Perhaps the most critical question to consider is where your fireplace will go. For small patios, you'll need to measure the space to make sure the fireplace you want will fit without crowding out other furniture. You should also avoid placing the fireplace too close to any steps or ledges, especially if there isn't a railing.
If the largest location on the patio or in a patio wall is far from your tables and chairs, though, it might be worth it to choose a smaller spot. A faux fireplace that is far from your guests or out of their line of sight might not have the desired effect on your patio's atmosphere.
You can also try a corner fireplace if there's not enough room elsewhere on your patio. These are designed to fit seamlessly in the corner of a room and also work well for outdoor spaces as long as they are rated for outdoor use.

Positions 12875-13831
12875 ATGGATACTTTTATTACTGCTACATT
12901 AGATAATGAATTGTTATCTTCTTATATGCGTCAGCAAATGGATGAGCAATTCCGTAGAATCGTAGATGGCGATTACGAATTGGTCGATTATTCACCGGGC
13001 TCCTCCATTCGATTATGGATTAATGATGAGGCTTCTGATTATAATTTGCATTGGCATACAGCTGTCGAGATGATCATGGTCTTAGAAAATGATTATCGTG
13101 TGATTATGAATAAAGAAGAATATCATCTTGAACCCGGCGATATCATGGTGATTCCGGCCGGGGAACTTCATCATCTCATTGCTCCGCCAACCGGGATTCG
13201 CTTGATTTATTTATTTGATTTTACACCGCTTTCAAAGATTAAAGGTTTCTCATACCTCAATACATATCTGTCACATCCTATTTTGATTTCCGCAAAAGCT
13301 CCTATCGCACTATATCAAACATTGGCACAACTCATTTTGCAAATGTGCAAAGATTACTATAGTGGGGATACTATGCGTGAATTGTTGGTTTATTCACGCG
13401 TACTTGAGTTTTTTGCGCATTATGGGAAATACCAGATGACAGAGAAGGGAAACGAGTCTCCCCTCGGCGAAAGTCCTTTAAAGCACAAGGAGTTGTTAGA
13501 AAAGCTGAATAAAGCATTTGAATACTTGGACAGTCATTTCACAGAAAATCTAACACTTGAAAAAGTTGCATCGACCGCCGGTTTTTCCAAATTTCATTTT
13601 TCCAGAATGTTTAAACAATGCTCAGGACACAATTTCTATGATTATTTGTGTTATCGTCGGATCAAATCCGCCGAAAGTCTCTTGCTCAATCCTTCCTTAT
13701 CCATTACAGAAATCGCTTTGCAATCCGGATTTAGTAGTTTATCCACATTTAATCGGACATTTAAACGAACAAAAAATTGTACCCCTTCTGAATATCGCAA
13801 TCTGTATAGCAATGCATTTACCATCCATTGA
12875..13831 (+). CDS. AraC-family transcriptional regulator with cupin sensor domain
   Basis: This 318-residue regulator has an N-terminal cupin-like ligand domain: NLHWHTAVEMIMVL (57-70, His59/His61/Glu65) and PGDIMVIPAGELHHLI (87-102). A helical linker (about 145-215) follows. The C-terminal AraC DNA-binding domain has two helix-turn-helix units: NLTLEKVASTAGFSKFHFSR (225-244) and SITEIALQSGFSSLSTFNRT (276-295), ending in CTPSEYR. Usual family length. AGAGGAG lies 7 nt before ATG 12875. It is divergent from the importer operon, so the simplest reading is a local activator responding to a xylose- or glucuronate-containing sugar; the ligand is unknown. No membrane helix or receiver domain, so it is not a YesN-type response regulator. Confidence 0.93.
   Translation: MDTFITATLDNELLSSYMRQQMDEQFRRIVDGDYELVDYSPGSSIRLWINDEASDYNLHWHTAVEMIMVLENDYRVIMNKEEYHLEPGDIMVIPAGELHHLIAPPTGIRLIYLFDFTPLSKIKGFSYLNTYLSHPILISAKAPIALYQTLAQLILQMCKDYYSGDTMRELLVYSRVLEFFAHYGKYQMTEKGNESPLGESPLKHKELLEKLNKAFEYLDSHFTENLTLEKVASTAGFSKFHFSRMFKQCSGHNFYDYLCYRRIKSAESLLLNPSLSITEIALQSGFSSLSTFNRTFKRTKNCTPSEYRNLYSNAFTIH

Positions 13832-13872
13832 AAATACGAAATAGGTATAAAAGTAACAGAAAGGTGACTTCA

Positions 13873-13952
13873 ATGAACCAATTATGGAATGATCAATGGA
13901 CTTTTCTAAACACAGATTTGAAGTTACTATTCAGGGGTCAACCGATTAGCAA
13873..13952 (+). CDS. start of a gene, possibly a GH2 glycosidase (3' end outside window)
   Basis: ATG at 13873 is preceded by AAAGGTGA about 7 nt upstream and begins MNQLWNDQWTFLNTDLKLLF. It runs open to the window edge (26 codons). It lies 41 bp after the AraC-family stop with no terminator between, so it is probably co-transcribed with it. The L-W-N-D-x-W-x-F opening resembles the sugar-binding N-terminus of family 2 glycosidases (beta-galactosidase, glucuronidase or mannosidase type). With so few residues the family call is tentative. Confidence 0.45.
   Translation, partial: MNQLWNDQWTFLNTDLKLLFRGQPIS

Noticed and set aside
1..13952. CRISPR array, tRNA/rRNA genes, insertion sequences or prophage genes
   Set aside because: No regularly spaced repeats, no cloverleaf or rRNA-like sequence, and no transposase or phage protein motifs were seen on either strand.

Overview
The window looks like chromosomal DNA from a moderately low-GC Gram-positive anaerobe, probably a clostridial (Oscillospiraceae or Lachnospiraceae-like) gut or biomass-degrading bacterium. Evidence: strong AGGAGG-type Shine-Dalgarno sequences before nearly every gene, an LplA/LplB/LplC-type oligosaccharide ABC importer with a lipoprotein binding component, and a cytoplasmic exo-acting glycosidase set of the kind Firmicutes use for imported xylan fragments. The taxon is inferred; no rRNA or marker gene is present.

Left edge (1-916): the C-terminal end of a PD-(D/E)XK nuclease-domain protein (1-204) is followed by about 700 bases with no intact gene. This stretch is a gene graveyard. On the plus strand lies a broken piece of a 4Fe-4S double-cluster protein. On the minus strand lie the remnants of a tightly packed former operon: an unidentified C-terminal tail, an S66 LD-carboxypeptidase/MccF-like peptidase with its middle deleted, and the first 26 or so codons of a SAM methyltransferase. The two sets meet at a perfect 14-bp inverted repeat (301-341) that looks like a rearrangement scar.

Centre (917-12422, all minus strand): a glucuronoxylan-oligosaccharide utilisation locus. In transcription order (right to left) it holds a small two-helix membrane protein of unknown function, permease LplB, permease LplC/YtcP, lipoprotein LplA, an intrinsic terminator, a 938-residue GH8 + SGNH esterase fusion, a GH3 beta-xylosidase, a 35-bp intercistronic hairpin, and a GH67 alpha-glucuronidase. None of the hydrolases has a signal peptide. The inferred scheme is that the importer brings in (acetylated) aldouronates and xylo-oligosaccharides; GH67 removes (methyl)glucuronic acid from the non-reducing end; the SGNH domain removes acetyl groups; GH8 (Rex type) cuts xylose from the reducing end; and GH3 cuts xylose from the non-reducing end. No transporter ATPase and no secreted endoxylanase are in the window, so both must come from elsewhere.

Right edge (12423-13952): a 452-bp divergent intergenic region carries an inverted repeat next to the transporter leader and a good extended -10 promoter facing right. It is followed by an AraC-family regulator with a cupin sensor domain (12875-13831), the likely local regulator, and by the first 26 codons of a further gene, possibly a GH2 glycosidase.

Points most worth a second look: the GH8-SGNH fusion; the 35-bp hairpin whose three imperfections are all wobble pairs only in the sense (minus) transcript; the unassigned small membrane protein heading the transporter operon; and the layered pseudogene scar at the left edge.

Standalone or Built-In
Most outdoor fireplaces are designed to be independent of any walls, other than needing an extension cord for electricity. This makes them easy to move around as necessary, including bringing them indoors if needed during the winter months.
However, you might find that it's worth improving your home's value by installing a fireplace into a wall. Building a fireplace into the same wall as the door is usually inconvenient, but building a separate low wall on one side adds dimension to your patio.
The best option for you will partly depend on how much space you have. Standalone fireplaces often require a certain amount of free space behind them as well as in front of them, so they shouldn't be placed up against railings or walls.